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24

Designing Public–Private Transactions that Foster Innovation

Stephen Maurer

Most university technology licenses are extremely conventional. The university selects one partner and gives it an exclusive patent license. The partner—who now has a monopoly in the university's technology—promises to pay royalties. However, this “exclusive licensing” model is only one possible transaction. Many alternative business models are possible and some have already been tried. We need to figure out which of these new ideas are wise and which would be utter disasters.

I will start by reminding you that patents have important drawbacks for society and that it is often preferable to leave discoveries unprotected—that is, putting them into “the public domain.” I will then look at why universities focus so heavily on exclusive licenses. Finally, I will discuss 10 alternative licensing models that can often do a better job of spreading knowledge.

INTELLECTUAL PROPERTY VERSUS THE PUBLIC DOMAIN

It is easy to forget that intellectual property (IP) rights are, in fact, monopolies. They create incentives by letting the inventor stop others from using his invention. This creates an artificial scarcity in knowledge in exactly the same way that a baker's cartel creates an artificial scarcity in bread. Legislators and judges have always known this. In fact, the first patent statutes were at least as concerned with limiting the IP monopoly as creating incentives. That is why the English Parliament called its first patent statute “The Statute of Monopolies.” Thomas Jefferson agreed. When he set up the American patent system, he said that his central task—which I think is our central task, too—was to draw “a line between the things that are worth to the public the embarrassment of an exclusive patent, and those which are not.” 1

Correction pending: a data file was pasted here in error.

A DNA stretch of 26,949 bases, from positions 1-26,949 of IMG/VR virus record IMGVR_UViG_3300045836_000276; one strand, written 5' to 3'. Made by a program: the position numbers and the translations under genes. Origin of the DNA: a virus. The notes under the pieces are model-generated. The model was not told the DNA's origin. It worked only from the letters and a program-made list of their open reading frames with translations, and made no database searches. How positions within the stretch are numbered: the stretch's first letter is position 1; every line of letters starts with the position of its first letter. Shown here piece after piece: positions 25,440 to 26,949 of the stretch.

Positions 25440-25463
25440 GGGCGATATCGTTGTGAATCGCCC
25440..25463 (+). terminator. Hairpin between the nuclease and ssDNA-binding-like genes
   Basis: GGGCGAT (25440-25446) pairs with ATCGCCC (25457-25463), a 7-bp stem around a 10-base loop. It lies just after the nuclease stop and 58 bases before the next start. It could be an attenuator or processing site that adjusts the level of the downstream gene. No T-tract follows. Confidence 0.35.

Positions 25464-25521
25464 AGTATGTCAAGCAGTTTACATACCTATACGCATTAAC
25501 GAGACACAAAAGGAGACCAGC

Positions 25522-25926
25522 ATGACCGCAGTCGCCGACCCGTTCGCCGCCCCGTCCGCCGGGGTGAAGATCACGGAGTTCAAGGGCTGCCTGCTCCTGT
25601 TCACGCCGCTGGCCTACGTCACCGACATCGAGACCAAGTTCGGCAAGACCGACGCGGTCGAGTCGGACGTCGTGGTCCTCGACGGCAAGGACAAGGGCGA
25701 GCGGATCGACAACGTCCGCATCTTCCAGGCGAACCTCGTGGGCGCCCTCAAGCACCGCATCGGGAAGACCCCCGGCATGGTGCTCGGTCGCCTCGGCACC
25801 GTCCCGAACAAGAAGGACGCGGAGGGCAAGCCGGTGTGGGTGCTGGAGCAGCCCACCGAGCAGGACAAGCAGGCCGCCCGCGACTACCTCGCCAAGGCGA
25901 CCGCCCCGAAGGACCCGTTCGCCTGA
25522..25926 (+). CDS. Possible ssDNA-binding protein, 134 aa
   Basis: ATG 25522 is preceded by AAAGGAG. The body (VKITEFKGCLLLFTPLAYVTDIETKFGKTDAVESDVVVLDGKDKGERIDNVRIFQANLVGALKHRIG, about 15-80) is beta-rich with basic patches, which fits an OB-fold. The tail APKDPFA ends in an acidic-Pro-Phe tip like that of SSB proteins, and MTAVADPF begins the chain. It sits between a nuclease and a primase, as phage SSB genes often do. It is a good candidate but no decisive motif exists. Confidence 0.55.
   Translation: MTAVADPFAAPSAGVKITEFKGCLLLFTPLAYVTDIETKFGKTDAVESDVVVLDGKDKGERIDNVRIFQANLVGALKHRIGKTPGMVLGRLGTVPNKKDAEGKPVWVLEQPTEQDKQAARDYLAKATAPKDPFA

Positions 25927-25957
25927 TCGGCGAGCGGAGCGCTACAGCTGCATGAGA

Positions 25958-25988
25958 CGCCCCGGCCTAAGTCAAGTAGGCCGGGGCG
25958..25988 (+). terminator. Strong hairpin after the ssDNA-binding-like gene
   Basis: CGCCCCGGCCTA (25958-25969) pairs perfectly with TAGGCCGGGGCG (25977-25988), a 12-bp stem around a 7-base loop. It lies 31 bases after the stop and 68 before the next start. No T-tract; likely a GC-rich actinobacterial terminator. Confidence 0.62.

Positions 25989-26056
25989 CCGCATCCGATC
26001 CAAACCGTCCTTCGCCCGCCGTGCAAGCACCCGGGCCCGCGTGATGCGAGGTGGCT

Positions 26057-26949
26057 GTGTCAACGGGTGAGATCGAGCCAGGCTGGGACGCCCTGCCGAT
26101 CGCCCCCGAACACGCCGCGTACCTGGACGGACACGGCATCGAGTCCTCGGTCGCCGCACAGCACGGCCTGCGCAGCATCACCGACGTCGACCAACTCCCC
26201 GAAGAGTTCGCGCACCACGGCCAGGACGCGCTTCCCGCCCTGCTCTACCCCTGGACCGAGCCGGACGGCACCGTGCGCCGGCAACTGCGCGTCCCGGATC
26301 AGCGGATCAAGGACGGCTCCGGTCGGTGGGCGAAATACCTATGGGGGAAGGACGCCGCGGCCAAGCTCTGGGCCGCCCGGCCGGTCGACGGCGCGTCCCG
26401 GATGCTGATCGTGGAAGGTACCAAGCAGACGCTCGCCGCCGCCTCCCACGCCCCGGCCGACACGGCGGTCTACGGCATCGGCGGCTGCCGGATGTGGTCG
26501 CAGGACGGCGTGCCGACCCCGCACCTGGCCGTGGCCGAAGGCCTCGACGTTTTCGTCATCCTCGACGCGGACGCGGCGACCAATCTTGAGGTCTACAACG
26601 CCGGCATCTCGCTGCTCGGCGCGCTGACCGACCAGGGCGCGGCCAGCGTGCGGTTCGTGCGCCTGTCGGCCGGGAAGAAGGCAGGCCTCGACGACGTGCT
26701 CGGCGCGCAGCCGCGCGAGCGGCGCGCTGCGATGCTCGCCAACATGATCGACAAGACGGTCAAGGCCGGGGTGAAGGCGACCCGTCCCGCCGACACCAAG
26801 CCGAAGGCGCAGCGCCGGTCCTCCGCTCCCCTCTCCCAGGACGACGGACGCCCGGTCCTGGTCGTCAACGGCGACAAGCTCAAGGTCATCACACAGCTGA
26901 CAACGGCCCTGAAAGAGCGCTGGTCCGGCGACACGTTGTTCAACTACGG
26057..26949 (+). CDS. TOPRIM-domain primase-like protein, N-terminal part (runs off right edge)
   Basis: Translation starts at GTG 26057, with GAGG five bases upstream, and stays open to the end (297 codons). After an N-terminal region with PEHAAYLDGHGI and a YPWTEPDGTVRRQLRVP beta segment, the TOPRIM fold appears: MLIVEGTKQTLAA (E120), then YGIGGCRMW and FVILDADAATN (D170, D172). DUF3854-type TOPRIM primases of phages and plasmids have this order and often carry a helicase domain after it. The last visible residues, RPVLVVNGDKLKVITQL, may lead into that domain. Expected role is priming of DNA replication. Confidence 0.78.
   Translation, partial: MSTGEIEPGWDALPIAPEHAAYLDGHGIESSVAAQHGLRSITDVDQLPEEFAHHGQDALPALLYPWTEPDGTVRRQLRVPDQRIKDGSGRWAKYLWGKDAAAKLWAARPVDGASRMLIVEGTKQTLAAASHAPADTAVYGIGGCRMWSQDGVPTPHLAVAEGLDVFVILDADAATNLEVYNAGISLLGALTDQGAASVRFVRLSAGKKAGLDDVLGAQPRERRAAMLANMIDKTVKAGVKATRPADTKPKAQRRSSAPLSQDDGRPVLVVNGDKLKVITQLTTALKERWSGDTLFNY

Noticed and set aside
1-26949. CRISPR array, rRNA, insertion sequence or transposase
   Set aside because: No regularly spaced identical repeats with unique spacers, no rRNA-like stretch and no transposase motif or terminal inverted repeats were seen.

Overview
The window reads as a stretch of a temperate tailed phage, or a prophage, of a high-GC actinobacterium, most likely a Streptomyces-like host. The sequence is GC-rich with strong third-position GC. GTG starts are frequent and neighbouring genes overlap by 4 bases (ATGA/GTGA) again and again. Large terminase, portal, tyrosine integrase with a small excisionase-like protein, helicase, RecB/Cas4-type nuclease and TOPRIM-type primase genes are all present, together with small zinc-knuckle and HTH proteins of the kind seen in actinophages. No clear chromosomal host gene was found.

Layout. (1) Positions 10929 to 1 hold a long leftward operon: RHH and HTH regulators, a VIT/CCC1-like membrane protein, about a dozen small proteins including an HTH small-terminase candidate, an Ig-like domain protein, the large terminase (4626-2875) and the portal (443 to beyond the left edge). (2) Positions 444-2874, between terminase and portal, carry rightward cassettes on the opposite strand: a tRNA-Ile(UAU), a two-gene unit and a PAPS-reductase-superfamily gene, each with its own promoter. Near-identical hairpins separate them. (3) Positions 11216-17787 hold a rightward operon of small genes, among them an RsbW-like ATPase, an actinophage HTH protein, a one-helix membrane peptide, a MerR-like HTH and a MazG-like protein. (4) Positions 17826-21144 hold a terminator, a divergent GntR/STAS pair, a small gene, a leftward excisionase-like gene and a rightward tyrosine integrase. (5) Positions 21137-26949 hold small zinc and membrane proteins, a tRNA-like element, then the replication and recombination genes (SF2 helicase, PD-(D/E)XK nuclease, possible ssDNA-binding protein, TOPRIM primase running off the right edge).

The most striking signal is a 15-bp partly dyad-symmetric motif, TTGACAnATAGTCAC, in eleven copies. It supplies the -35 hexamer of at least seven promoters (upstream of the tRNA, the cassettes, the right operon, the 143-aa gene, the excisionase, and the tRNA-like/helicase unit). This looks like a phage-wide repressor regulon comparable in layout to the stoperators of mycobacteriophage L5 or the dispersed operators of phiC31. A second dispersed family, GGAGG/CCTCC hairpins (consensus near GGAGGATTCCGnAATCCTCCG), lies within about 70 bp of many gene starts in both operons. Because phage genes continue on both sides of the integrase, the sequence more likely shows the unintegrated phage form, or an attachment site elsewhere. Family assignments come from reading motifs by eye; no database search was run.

In addition to monopoly, patents have two other potential drawbacks. If I am allowed to patent a particular idea, how do I make money from it? The most obvious way is to hire someone to develop it, i.e., to turn it into products. But if I want to make a profit, I must keep my costs down. So I am not going to hire everyone in the world. Instead, I will I hire one person or maybe two, and see what they develop. This approach works well when development is obvious and straightforward, but that is not always the case. In fact, there are two reasons why it may be better to leave the idea in the public domain. First, suppose that the product made from the idea is patentable. In that case, the whole world ends up racing to develop the idea. This means that society gets the product faster. This is a very valuable benefit when the underlying idea represents a fundamental advance like, for


1Quoted in Graham v. John Deere Co., 383 US 1 at 11 (1966).